Japan’s Ministry of Economy announced today that a price incentive program should boost the country’s clean energy capacity by 13 percent through March 2013. As the country struggles with its energy infrastructure and maintain some semblance of energy independence in the post-Fukushima era, solar and wind power will comprise the bulk of this new boost in capacity.

The initiative requires that utilities pay above-market rates to clean energy producers. The scheme will work similarly to how feed-in tariff programs work in Europe; utility customers will pay a surcharge of about 0.4 yen (half a U.S. cent) per kilowatt hour. The average cost to customers will be about 100 yen, or $1.24 a month.

Currently Japan gains nine percent of its electricity through renewables. With concern over Japan’s nuclear program not receding anytime soon, this ramp up in clean energy investment should prove to the Japanese that the country’s energy security will only grow stronger. The Japanese have already proven that they can adjust during the harshest of times and have a long history of innovation; it is refreshing to see that the country’s institutions are showing that they can work effectively for its people.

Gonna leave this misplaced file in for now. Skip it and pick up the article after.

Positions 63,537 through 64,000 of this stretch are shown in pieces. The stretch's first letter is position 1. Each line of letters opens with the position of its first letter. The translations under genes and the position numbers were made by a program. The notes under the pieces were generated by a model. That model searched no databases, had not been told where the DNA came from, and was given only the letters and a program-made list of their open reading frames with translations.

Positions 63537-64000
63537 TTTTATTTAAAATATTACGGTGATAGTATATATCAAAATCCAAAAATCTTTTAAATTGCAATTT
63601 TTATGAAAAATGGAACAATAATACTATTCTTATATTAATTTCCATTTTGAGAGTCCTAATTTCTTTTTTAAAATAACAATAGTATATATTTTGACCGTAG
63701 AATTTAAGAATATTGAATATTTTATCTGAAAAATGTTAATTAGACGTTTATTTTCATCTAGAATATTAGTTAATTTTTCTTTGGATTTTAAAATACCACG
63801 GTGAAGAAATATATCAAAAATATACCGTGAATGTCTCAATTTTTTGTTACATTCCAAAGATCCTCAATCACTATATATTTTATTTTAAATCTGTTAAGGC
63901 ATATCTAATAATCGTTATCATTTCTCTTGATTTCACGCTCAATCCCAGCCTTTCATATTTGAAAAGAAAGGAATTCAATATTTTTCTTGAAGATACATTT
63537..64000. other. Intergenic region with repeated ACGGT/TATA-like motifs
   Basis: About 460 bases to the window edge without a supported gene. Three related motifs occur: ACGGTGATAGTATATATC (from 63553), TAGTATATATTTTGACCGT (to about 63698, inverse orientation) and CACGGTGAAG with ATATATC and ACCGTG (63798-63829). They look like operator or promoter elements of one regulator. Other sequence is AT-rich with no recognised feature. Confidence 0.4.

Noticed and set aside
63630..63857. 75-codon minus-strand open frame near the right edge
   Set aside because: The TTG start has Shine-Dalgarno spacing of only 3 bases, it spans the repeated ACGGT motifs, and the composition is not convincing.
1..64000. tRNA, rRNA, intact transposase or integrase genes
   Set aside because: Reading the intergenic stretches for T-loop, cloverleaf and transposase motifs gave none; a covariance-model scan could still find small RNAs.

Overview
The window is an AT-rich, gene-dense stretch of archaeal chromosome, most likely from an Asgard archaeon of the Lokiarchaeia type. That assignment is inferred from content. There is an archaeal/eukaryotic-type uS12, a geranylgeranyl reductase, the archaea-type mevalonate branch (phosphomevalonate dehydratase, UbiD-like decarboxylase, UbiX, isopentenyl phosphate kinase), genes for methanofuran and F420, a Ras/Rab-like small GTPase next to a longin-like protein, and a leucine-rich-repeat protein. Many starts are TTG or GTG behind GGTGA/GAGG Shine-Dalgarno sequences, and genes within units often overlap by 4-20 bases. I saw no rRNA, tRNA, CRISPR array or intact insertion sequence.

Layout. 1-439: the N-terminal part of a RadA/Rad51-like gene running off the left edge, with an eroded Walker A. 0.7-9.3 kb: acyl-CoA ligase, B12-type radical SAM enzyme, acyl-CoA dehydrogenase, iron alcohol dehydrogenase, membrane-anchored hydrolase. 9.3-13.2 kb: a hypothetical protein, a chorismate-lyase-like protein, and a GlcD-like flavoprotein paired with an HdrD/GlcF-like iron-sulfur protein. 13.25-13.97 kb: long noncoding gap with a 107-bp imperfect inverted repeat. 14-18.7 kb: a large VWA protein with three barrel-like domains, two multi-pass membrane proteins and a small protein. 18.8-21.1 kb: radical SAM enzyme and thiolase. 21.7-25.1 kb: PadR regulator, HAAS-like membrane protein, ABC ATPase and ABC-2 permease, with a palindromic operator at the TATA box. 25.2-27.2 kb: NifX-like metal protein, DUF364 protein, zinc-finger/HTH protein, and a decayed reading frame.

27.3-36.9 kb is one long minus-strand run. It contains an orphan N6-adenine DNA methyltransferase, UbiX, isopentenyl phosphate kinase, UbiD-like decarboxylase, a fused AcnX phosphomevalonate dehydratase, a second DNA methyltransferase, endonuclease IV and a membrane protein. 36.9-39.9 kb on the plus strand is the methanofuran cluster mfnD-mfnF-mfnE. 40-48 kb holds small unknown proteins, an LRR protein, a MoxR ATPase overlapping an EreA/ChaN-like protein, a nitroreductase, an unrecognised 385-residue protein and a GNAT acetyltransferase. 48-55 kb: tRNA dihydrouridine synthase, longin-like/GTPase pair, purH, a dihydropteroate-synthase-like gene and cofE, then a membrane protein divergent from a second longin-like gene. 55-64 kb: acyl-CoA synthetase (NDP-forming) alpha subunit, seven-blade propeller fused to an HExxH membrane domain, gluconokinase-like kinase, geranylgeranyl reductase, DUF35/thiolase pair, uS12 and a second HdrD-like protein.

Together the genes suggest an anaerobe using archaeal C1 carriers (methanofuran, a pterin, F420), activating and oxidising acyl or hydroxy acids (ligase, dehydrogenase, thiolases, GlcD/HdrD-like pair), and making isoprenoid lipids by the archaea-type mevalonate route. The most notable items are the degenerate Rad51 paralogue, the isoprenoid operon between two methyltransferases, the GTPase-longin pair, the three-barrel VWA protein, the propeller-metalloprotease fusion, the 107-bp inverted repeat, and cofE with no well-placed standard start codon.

Photo of Ginza at night courtesy Leon Kaye.

About The Author

Leon Kaye

Leon Kaye is the founder and editor of GreenGoPost.com. Based in California, he specializes in social media consulting and strategic communications. A journalist and writer since 2009, his work has appeared on Triple Pundit , The Guardian's Sustainable Business site and has appeared on Inhabitat and Earth911. His focus is making the business case for sustainability and corporate social responsibility. Areas of interest include the <a Middle East, sustainable development in The Balkans, Brazil and Korea. He was a new media journalism fellow at the International Reporting Project, for which he covered child survival in India during February 2013. Contact him at leon@greengopost.com. You can also reach out via Twitter (Leon Kaye) and Instagram (GreenGoPost). Since 2013, he has spent much of his time in Abu Dhabi, UAE, working with Masdar, the emirate's renewable energy company. He lives in Fresno, California.